General info for Lancaster B Mk III

  • Country Britain
  • Vehicle role Heavy Bomber / Long Range Bomber
  • Rank 4
  • Battle rating in
    • arcade battles 5
    • realistic battles 5.7
    • simulator battles 6

Extended parameters

Arcade Battles
  • Price 360,000€
  • Wp bonus 120%
  • Exp bonus 184%
  • Max speed 462 km/h
  • Turn time 48.0 s
  • Training cost 100,000€
  • Climb speed 8.6 m/s
  • Airfield len 750 m
  • Free repairs 10
  • Mass per sec (shot)
  • Max altitude 7620 m
  • Max speed alt 3048 m
  • Weapon presets 8
  • Full repair cost 10,000€
  • Weapon
    Turret: 12.7 mm M2 Browning machine gun x2 (Ammo: 5000) Reload Time 20s
    Turret x2: 7.7 mm Browning machine gun x2 (Ammo: 4000) Reload Time 15s
    250 LB G.P. Mk.IV bomb x14
  • Full repair time crew 4d 21h
Realistic Battles
  • Price 360,000€
  • Wp bonus 370%
  • Exp bonus 184%
  • Max speed 462 km/h
  • Turn time 48.0 s
  • Training cost 100,000€
  • Climb speed 8.6 m/s
  • Airfield len 750 m
  • Free repairs 10
  • Mass per sec (shot)
  • Max altitude 7620 m
  • Max speed alt 3048 m
  • Weapon presets 8
  • Full repair cost 19,098€
  • Weapon
    Turret: 12.7 mm M2 Browning machine gun x2 (Ammo: 5000) Reload Time 20s
    Turret x2: 7.7 mm Browning machine gun x2 (Ammo: 4000) Reload Time 15s
    250 LB G.P. Mk.IV bomb x14
  • Full repair time crew 9d
Simulator Battles
  • Price 360,000€
  • Wp bonus 380%
  • Exp bonus 184%
  • Max speed 462 km/h
  • Turn time 48.0 s
  • Training cost 100,000€
  • Climb speed 8.6 m/s
  • Airfield len 750 m
  • Free repairs 10
  • Mass per sec (shot)
  • Max altitude 7620 m
  • Max speed alt 3048 m
  • Weapon presets 8
  • Full repair cost 23,200€
  • Weapon
    Turret: 12.7 mm M2 Browning machine gun x2 (Ammo: 5000) Reload Time 20s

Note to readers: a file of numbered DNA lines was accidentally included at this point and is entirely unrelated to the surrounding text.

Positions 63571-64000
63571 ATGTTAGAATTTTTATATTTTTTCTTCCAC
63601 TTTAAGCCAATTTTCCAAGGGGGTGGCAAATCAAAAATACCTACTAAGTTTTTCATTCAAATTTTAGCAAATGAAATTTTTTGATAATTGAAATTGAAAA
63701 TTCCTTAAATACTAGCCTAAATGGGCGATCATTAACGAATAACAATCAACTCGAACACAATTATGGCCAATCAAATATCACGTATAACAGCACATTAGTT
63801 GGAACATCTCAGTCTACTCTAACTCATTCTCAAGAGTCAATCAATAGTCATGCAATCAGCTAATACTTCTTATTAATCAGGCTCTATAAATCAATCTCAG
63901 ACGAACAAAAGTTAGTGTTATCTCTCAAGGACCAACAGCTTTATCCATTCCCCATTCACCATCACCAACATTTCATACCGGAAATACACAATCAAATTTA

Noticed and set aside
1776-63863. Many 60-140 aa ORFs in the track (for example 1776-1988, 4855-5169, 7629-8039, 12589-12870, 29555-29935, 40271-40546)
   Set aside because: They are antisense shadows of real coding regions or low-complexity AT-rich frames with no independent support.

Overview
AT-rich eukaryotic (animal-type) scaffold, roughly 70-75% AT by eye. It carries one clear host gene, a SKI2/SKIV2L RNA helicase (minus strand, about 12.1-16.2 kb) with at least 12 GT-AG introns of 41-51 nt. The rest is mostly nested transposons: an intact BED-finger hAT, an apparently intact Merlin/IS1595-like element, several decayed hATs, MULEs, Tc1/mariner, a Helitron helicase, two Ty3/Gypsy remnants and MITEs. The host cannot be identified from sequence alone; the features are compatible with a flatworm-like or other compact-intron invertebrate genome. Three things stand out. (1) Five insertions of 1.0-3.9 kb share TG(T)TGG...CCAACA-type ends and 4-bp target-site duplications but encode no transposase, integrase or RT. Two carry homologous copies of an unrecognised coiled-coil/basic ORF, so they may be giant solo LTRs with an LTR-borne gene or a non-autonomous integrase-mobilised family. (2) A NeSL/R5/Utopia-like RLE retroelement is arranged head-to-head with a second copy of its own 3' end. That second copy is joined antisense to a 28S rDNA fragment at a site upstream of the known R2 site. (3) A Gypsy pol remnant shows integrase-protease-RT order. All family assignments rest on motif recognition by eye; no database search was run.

Turret x2: 7.7 mm Browning machine gun x2 (Ammo: 4000) Reload Time 15s
    250 LB G.P. Mk.IV bomb x14
  • Full repair time crew 9d

Lancaster B Mk III / statistics for the last 1 month

These may be very different from the real, because we are monitoring only those players who use our site.

Arcade Battles
  • Battles 74
  • Win rate 62.75%
  • Air frags per battle N/A
  • Air frags per death N/A
  • Ground frags per battle 6.29
  • Ground frags per death 6.62
Realistic Battles
  • Battles 71
  • Win rate N/A
  • Air frags per battle N/A
  • Air frags per death N/A
  • Ground frags per battle 1.06
  • Ground frags per death 0.85
Simulator Battles
  • Battles 62
  • Win rate 100%
  • Air frags per battle N/A
  • Air frags per death N/A
  • Ground frags per battle N/A
  • Ground frags per death N/A

Video about Lancaster B Mk III

TommyTheThompson45

War Thunder : Lancaster B Mk III PLS NO!!

Jim Chamberlin

War Thunder RB Squad Gameplay - Lancaster B Mk III - "For Queen and Country"

Napalmratte

WT || Ultra Cheeky Sneaky Tea - Halifax B Mk III a

Jengar

War Thunder Realistic: Halifax B.Mk.IIIa

TheEuropeanCanadian

War Thunder - Stirling B Mk. III - What do we do on Husky?

WeBe

" How to Lancaster " - War Thunder [RB Avro Lancaster III]

Larken Furchin

War Thunder Replays #1, Avro Lancaster B MK III

fear_Naught Gaming

War Thunder Lancaster B Mk.III

WeBe